"Can College Procedures Be More Family-Friendly?"
James E. Rosenbaum, Ph.D.
Professor of Education and Social Policy and Sociology
Faculty Fellow, Institute for Policy Research, Northwestern University
The Center for Research on Families warmly welcomes Dr. James E. Rosenbaum, Professor of Education and Social Policy and Sociology at Northwestern University to the UMass campus as part of the Tay Gavin Erickson Lecture Series.
For the past two decades, James Rosenbaum has conducted an extensive research project on the effects of relocating poor inner-city black families in public housing to subsidized housing in the white middle-class suburbs of Chicago. This quasi-natural experiment, known as the Gautreaux Program, has enabled him to study the effects of these moves on children's educational outcomes and job opportunities, as well as the social and economic effects on the mothers.
These studies encouraged the federal government to create its Moving to Opportunity (MTO) program, now being implemented by the U.S. Department of Housing and Urban Development, to which he serves as a consultant. A specialist in research on work, education, and housing opportunities, Rosenbaum has published four books and numerous articles on these subjects. In related work, Rosenbaum studied the effects of a mixed-income housing project, Lake Parc Place in Chicago, on adult employment and children's education, among other outcomes. The project also analyzed how the Chicago Housing Authority designed and implemented the program and its impact on the surrounding neighborhood.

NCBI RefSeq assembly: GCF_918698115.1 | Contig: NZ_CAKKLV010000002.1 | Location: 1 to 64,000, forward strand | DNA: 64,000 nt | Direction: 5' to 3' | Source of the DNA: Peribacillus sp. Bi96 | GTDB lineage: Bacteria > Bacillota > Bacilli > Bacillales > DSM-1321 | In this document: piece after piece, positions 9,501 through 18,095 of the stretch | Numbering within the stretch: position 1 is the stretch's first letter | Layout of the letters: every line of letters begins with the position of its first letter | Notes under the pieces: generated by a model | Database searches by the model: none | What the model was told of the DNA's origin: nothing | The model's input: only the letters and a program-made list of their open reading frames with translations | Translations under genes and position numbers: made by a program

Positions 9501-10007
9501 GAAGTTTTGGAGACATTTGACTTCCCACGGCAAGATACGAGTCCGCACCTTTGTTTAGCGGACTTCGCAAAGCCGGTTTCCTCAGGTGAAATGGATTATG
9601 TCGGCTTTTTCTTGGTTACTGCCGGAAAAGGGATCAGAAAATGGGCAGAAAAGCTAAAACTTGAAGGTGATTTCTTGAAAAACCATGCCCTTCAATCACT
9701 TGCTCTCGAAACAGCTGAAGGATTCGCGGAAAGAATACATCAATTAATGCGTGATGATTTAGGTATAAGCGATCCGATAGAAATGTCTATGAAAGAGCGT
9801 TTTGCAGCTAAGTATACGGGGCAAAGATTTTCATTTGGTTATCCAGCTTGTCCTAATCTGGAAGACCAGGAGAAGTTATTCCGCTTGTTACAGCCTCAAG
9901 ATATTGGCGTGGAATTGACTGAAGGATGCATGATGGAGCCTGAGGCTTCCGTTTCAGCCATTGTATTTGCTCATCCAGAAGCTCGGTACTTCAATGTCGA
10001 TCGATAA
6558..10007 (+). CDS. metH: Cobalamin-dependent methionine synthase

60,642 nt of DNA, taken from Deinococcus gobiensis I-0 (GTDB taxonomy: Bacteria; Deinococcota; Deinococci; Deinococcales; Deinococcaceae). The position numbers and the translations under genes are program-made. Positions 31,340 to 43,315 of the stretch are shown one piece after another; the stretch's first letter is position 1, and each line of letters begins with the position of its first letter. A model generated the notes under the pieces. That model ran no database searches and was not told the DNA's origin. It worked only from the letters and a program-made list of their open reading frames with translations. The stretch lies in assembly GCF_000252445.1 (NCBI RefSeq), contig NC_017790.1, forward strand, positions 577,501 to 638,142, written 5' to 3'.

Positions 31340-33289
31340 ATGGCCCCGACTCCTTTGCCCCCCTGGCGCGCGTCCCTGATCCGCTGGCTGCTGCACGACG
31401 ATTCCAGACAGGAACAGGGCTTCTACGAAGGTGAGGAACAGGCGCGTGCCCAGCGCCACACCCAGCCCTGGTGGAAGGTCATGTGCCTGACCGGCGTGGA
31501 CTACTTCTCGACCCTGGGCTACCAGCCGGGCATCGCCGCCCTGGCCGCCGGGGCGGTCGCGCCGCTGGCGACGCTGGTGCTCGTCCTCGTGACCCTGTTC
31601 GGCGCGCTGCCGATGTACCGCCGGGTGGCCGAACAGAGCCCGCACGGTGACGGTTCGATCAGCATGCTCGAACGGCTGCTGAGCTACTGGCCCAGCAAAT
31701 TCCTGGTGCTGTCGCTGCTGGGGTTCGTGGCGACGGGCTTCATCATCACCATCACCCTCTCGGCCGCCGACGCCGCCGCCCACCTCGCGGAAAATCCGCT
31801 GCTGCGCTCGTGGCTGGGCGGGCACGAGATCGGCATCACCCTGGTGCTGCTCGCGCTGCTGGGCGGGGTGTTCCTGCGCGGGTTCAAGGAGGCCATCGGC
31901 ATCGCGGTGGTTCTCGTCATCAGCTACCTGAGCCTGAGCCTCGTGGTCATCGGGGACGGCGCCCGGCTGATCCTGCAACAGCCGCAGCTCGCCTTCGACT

More recently, Rosenbaum has been studying the high school to work transition, in Beyond College For All, a book awarded the Waller Prize in Sociology. He has also been studying community colleges, the ways they reduce many barriers to college, and reforms that create further improvements. He is also studying ways high schools can improve college access and college completion for disadvantaged students. A specialist in research on work, education and housing opportunities, Rosenbaum has published five books and numerous articles on these subjects. He has testified before Congressional committees on several occasions. He serves as an adviser for several national programs.
The Tay Gavin Erickson Lectures brings internationally recognized speakers with expertise in family research to campus each year. The lecture series began in 1999 though an endowment established in memory of Tay Gavin Erickson.
Free and open to the public. Light refreshments will be served.